The plant-eating dinosaur Fruitadens wouldn't strike much fear into a poodle, let alone your average dinosaur. Less than a meter long and weighing under a kilogram, Fruitadens seems wholly unremarkable apart from its tininess. But just look inside its mouth.
Fruitadens is an example of a very special type of dinosaur called heterodontosaurids. These rare species were found everywhere from South Africa to England between about 200 and 140 million years ago, and they are distinctive for their fangs. These giant sharp teeth complemented their more standard set of teeth adapted for eating plants. According to the latest paleontological research, the fangs were likely used to chow down on insects and other tiny organisms, while its other teeth were used for eating plants. Brian Switek has a good explanation over at Dinosaur Tracking:
Fruitadens was a heterodontosaurid-a group of small, bipedal dinosaurs with skulls lined with several different kinds of teeth. In addition to leaf-shaped teeth suited to crushing through vegetation, heterodontosaurids also possessed a set of sharp, piercing teeth at the front of the jaw, including a set that looked like canines.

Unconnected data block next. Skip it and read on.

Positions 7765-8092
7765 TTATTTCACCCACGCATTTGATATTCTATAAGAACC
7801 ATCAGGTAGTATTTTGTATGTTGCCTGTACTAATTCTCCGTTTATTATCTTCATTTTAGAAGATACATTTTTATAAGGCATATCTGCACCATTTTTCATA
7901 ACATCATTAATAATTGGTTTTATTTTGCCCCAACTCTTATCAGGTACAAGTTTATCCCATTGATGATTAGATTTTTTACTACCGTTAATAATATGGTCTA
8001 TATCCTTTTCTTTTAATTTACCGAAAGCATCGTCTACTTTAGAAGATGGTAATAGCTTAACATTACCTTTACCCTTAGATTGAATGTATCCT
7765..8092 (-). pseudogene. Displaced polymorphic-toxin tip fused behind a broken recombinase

Fruitadens had the dental armament of an omnivore. The dinosaur's varied set of teeth looks best suited to gripping and puncturing insects as well as plants. After reconstructing the dinosaur's musculature, the paleontologists examined how Fruitadens would have bitten into its meals. This dinosaur, the researchers found, was capable of opening its jaws wide and delivering quick bites-a skill set different from that of its larger cousin Heterodontosaurus, which had a more powerful bite at a smaller gape.
These heterodontosaurids evolved from exclusively plant-eating ancestors, and the fangs were a specialized adaptation that allowed them to start eating meat just as effectively. Fruitadens represents another evolutionary jump towards being omnivorous, as these quick bites would have made it much better at capturing animals than earlier examples like Heterodontosaurus. For more, check out Dinosaur Tracking and the original paper at PLoS ONE.
Artist's reconstruction of Fruitaden by Smokeybjb, via PLoS ONE Blog.